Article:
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Monday, January 12, 2009

Rickey Henderson, Jim Rice Both Cooperstown-Bound

Rickey Henderson and Jim Rice have both been voted into the Baseball Hall of Fame by the BBWAA. Henderson was a lock, and so there is no point discussing his election; congratulations to him. Rice, on the other hand, is a borderline player, and arguably the Hall would be better off without him. Jerry Crasnick details the case against:
Several years ago, Bill James ranked Rice as the 27th best left fielder in history -- two spots behind Roy White -- and called him "probably the most overrated player of the last thirty years.'' Rice never won a Gold Glove, stole 58 bases (in 92 attempts) in his career, and ranks sixth on the all-time grounded-into-double-plays list. His home-road splits also provide fodder for his critics: Rice posted a career .920 on-base slugging percentage at Fenway Park, and a much more pedestrian .789 on the road. While his peak was impressive, he fell of a cliff statistically at age 34 and was out of the game by 36. Some baseball observers believe that former Boston outfielder Dwight Evans has a stronger Hall of Fame case than Rice does. Evans topped out with 10.4 percent of the vote and dropped off the ballot after three years.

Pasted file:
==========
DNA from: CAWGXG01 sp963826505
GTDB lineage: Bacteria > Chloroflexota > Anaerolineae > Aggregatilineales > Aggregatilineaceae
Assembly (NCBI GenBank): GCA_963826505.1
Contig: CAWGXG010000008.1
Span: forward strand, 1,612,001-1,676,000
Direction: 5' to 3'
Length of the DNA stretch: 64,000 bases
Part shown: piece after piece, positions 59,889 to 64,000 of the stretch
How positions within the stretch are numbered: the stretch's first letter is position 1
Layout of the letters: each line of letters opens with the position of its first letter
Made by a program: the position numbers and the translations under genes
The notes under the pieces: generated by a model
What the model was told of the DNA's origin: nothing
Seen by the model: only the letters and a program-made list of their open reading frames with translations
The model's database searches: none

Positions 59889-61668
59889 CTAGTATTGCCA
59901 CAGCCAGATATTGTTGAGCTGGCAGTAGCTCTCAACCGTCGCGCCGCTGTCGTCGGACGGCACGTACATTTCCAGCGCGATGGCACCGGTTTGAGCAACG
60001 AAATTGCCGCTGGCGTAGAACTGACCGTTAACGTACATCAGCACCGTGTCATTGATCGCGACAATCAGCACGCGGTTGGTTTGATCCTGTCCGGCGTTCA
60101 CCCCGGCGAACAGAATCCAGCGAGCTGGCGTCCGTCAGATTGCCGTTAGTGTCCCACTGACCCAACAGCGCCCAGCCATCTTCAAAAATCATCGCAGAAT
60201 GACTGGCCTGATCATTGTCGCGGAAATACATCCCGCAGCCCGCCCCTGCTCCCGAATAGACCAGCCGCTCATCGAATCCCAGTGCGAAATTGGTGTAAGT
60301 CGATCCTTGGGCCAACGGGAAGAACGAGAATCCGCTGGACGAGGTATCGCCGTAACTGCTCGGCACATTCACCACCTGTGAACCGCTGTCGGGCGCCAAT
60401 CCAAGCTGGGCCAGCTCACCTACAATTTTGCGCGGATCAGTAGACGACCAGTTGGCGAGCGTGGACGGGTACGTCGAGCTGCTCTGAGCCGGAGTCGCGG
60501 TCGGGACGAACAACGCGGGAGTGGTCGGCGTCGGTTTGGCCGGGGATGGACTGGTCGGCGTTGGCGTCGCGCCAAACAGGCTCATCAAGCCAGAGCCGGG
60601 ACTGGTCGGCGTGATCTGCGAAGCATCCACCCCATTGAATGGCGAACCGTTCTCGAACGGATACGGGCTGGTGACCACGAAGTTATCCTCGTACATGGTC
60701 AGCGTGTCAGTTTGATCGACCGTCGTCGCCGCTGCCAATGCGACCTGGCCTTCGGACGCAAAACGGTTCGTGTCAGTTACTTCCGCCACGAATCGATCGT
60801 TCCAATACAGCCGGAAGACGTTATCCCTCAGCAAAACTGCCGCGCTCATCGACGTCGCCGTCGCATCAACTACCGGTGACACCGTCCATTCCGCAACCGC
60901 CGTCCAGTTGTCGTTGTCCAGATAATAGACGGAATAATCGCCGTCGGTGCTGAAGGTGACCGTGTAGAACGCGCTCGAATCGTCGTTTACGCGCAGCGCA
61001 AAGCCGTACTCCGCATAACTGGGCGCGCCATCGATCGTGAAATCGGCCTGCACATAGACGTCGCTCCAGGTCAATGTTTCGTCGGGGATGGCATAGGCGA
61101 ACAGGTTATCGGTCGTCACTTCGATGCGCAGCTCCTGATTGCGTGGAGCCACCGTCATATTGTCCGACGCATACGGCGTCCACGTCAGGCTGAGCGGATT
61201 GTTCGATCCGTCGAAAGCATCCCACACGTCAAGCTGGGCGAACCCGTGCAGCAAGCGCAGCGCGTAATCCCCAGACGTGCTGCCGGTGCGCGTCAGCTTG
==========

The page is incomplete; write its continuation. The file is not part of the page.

Those dreadful road splits (.320/.374/.546 at home, .277/.330/.459 on the road) affected every part of his offense, too. Jay Jaffe's Sports Illustrated article today outlines exactly why Rice is such a tepid candidate: his JAWS score is less than half of Henderson's, and a little more than half of Tim Raines.

Another sad note in this year's balloting was Bert Blyleven's failure to advance his vote totals, receiving 62.7% of the vote, increasing only a fraction of a percentage point from last year's 61.9%. Astonishingly, Henderson only received 94.8% of the votes; what were those other 5.2% thinking?

Update: Henderson's imaginary plaque.

Update 2: Without providing evidence, I have a feeling that the Rev is right: the current wave of Bostonalia drove the Rice bid.

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I didn't realize Oakland moved over to the NL for Rickey's second stint there. Nice proofreading, ESPN nimrods.
...And Anaheim, too.
It is imaginary.
Tommy John should have gotten in: http://jumpinginpools.blogspot.com/2009/01/case-for-tommy-john.html
Henderson should have been a unanimous pick. OK, fine: there were two voters who submitted blank ballots (some sort of steroid-era protest), but for anyone who actually voted, the refusal to include Henderson is both idiotic and asinine.

Equally disturbing is the fact that Tim Raines hasn't breezed in already, and in fact the vast majority of voters believe he isn't worthy. To me..and indeed, to anyone capable of reading his baseball reference page, Raines is a shoo-in.
Michael -- I think it's a weak case. I commented at that link.
Good arguments, Rob. I replied back on my blog.

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